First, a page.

The ethno-nationalist conflict in Northern Ireland began in the 1960’s, and ended in 1988 with the Good Friday Agreement. In the interim, there were hundreds of civilian and military deaths on both sides. The resolution of the conflict included various civil uprisings, and ended in a peaceful agreement. Here, we explore the background and conflict, leading up to the Good Friday Agreement.
Pre-Conflict & Conflict
Hundreds of years ago, the lands of Ireland came under British control. As a consequence of the process, both English and Scottish nationals were encouraged to settle in parts of Northern Ireland. The native Irish were primarily Catholic, while the large majority of the settlers practiced Protestantism.
In 1920, the British divided Ireland, granting independence to most of the country, while keeping Northern Ireland as a part of the United Kingdom. In Northern Ireland, however, around 40% of the population were Irish Nationalists. This group inevitably wanted independence from Britain. In turn, their official state differed from their national allegiances.
By the 1960’s, leaders of the ruling Protestants routinely discriminated against the Catholic nationalist minority. The state responded to uprisings with (sometimes deadly) force, and within the Catholic community, people used violence to campaign against British rule and to end the partition of Ireland. This Catholic partitionist group were referred to as “The Republicans”.
Because of the ongoing discontent, in 1969 British troops were sent to restore order in Northern Ireland. The August Riots of 1969 were a series of uprisings by various Irish separatist factions, including those which would ultimately be involved in the peace processes.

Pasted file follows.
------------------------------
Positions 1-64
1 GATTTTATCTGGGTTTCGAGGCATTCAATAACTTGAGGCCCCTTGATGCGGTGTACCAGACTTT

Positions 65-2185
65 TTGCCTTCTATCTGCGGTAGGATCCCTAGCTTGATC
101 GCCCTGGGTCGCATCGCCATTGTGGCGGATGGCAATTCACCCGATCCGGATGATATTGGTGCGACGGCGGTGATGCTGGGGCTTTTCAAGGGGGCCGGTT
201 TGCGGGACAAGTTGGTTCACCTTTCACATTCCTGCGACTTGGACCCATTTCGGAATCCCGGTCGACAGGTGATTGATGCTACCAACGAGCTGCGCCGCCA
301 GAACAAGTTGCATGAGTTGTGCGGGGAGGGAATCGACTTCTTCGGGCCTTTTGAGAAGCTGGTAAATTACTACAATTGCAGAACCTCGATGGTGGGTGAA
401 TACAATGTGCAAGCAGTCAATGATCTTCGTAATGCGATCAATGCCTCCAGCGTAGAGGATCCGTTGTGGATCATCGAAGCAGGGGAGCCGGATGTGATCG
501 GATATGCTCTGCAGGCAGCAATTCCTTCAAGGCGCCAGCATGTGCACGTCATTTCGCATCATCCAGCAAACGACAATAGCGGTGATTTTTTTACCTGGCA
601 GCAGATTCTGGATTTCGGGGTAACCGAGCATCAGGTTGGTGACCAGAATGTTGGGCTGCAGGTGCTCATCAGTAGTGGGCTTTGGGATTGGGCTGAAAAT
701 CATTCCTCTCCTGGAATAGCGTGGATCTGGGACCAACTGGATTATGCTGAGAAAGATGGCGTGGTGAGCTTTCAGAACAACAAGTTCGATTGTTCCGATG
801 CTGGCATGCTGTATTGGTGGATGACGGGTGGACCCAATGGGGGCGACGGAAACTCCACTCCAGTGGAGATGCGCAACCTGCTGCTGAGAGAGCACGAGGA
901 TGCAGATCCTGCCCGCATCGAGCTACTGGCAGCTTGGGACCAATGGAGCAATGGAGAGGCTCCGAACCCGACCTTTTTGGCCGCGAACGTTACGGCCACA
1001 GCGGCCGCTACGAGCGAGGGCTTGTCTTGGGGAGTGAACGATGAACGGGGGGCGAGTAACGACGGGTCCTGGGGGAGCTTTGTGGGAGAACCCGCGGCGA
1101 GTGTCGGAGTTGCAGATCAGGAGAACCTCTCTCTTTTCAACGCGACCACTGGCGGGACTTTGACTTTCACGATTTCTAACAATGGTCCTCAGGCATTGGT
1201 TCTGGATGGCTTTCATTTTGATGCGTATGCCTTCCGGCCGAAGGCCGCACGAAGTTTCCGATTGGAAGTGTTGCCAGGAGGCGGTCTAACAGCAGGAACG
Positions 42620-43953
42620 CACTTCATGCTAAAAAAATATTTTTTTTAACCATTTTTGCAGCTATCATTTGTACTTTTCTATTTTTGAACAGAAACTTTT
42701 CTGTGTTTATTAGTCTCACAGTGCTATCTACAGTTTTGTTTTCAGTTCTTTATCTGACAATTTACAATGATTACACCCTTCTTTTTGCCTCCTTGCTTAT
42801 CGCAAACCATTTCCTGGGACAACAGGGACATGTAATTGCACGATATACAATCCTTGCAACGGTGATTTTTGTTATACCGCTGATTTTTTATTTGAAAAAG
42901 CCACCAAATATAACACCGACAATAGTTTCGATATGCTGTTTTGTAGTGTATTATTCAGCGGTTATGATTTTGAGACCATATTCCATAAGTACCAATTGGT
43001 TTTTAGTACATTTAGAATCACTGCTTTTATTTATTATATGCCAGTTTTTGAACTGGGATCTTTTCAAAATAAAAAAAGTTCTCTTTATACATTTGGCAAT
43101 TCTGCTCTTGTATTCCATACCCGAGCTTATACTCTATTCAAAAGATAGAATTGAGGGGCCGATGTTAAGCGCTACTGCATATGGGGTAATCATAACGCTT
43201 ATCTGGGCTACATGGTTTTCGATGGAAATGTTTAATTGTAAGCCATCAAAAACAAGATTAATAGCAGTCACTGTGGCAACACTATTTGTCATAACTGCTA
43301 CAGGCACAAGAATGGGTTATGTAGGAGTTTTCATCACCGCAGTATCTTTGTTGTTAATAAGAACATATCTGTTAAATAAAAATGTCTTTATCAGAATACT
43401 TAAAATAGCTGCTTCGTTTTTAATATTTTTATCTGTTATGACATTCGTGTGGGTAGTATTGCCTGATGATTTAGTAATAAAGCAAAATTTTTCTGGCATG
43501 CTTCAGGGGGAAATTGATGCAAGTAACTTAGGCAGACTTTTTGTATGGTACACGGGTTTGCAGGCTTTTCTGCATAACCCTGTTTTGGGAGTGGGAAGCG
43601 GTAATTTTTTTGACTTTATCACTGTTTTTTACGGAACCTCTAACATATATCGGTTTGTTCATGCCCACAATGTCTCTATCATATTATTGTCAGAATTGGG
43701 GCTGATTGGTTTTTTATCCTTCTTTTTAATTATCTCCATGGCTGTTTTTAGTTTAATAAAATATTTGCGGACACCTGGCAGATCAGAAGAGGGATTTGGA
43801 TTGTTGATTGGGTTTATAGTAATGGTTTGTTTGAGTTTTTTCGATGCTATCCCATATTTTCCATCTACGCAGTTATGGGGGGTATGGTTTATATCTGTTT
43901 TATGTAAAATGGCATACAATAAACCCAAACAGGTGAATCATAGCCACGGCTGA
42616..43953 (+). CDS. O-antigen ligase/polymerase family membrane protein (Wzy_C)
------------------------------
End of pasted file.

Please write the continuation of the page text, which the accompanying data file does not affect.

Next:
The years between 1970 and 1972 marked the most volatile in the Northern Ireland conflict, where hundreds died as a consequence of political violence. Nearly half of all lives lost during this period were civilians. In 1972, the British government officially suspended the Northern Ireland Parliament, imposing direct rule from London. This move heightened tensions all the more, and “The Long War” began.
The same year marked the stance of the Provisional Irish Republican Army’s official discontent with the British involvement, and would stop nothing short of full British withdrawal and Irish unification. The group gained traction after the introduction of internment (jailing without due process).
An incident in 1972- dubbed “Bloody Sunday” further heightened tensions between the two groups, when British soldiers shot 28 unarmed protesters, killing 13. This event was highly publicized, and painted the British as the aggressors. Secret peace talks between the IRA and the British government collapsed. This led the Irish opposition to end British presence in the region through a war of attrition. This move, piqued with bouts of violence and death, cornered the two parties in to finding a lasting peaceful solution.
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